• Popular beauty brand Too Faced went viral after the beauty gurus on the platform began sharing videos of themselves using their Lip Injection lip gloss. These videos created a wildfire effect, with beauty lovers all over the country flocking to makeup counters to give the plumping gloss a try. As a result, Too Faced Lip Injections lip gloss virtually sold out overnight and generated a waitlist that was months long, despite the fact that the product had been on the market for nearly six years.  
  • To celebrate National Avocado Day, Chipotle launched a #GuacDance challenge, encouraging fans to share videos showing off their dance moves. True to the virality of the platform, by the end of the campaign Chipotle had received over 250,000 video submissions and 430 million video views – all in less than one week.  
  • In 2019, Kool-Aid launched its first TikTok hashtag challenge offering a $10,000 prize as an incentive. Dynamic duo Lil Jon and The Kool-Aid Man encouraged users to share videos of themselves enjoying the holiday season with the hashtag #OhYEAHChristmas. By the end of the holiday season, over 10,000 videos were submitted, with influencers like “Glitterandlazers” generating 1.3 million views and 79.1K likes on her #OhYEAHChristmas post alone. 

From a media execution standpoint, the transition over from the Facebook/Instagram campaign set up process to the TikTok Ads Manager platform has little-to-no learning curve as they are extremely similar in functionality and audience targeting capabilities. This means a brand’s introduction into the TikTok feed is fairly seamless. Just like any form of social media advertising, an important consideration to take into account is the audience a brand’s ads are being served to. As mentioned, TikTok’s primary base are Gen Z. While this bodes well for certain brands, it could prove to be troublesome for others.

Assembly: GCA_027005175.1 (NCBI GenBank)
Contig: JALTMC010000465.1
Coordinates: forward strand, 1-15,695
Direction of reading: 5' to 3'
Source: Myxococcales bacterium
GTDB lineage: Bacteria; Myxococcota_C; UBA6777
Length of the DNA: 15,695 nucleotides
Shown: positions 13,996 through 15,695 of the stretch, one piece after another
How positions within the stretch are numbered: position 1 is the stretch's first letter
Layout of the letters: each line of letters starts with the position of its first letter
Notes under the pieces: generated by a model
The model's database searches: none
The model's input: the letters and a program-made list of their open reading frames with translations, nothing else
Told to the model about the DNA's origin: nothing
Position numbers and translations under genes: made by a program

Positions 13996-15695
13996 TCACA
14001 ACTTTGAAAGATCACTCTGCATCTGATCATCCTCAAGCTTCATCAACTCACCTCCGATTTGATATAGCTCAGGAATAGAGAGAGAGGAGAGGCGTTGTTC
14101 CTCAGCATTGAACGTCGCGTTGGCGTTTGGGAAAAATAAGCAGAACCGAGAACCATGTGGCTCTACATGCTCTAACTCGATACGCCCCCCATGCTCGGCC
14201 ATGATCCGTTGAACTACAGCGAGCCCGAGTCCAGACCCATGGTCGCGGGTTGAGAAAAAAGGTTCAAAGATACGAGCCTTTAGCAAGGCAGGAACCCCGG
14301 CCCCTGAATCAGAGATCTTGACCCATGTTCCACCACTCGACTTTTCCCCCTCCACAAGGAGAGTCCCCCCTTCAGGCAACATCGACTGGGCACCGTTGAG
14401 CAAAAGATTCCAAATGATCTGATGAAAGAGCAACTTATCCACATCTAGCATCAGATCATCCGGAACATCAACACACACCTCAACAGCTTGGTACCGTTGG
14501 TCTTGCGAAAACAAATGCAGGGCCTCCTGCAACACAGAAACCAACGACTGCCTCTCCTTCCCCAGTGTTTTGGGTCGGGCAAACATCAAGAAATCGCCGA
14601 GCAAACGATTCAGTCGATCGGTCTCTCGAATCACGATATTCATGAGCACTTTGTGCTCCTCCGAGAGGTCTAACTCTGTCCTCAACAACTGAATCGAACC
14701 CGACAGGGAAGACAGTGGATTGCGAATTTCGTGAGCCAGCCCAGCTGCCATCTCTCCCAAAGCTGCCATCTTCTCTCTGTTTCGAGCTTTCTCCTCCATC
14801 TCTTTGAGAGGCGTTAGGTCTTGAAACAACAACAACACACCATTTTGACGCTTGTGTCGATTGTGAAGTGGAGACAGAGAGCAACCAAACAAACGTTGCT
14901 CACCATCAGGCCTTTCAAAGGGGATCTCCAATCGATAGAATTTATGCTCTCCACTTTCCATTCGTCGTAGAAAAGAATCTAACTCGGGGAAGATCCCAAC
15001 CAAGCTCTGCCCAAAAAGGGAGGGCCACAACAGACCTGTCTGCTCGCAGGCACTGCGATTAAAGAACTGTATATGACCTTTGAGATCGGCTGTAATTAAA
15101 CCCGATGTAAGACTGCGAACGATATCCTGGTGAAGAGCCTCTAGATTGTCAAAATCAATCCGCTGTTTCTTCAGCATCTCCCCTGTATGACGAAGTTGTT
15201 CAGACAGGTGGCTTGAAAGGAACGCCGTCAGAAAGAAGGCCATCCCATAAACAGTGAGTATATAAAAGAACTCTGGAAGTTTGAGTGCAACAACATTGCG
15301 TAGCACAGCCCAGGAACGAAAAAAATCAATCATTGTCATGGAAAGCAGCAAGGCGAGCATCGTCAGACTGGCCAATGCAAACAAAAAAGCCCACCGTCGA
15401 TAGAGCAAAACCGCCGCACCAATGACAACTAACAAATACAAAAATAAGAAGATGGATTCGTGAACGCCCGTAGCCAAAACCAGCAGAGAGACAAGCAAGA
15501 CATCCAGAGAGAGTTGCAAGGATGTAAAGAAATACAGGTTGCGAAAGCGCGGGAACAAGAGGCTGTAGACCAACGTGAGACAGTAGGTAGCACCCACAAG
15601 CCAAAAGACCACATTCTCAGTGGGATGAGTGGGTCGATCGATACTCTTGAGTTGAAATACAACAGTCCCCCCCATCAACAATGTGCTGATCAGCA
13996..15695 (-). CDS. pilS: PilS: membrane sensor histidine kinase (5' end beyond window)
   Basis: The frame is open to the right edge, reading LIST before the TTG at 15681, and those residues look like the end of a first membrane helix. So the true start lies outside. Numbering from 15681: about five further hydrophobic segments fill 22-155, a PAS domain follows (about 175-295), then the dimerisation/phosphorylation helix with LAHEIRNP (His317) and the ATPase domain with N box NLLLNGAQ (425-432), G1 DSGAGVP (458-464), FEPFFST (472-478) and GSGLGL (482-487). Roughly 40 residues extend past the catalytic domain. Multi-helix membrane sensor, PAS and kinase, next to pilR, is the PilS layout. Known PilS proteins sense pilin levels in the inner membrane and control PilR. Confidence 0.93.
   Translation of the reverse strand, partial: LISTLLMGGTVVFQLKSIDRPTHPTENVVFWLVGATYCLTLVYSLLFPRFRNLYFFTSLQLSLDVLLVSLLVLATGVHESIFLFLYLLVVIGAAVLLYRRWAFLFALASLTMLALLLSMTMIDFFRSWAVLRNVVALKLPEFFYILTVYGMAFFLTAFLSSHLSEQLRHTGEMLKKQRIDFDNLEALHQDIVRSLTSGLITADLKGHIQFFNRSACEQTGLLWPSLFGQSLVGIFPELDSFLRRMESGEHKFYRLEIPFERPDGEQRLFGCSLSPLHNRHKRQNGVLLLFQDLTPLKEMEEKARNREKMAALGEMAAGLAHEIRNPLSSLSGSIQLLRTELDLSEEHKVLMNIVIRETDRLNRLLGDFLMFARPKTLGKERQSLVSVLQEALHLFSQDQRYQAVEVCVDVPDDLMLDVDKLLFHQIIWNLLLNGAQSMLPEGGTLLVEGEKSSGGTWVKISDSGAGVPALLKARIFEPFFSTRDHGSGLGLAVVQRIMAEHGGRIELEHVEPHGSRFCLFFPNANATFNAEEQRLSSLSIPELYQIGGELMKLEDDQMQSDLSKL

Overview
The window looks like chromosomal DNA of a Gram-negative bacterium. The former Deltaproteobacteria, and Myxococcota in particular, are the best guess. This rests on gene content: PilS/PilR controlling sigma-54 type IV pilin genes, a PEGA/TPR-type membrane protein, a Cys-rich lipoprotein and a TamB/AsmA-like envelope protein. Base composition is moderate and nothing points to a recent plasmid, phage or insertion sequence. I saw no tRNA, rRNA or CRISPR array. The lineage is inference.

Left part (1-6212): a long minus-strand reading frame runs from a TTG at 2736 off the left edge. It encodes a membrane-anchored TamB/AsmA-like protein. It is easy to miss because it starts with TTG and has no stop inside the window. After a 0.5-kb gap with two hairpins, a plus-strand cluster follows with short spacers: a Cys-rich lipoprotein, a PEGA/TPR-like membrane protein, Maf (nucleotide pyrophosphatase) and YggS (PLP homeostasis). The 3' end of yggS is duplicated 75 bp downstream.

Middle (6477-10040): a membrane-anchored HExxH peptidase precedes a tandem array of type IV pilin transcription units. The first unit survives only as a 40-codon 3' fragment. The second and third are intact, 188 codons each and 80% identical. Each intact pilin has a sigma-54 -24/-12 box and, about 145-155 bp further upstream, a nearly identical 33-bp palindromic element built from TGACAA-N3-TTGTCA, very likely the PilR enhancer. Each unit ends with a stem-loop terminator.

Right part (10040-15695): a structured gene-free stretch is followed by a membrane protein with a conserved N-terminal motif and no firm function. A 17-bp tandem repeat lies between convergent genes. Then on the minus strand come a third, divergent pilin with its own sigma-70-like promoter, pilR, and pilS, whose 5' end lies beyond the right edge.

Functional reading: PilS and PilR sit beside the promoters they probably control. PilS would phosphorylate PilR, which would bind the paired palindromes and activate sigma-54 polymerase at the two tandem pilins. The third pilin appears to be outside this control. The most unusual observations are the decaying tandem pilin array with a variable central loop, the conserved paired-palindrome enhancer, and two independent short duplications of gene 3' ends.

TikTok’s Current Relationship with Politics

The year 2020 has seen an abrupt disruption to the normalcy of life as we know it. As a result of COVID-19, there has been a shift of human civilization indoors indefinitely. This has led to an increase in time spent on social media, with TikTok becoming even more prevalent.

Of its 800 million users, 10% are active and live in the U.S. In a political climate that’s more polarizing than ever, TikTok became a hot topic of conversation due to its origins. The video-sharing social media platform is owned by ByteDance, an internet technology company headquartered in Beijing, China.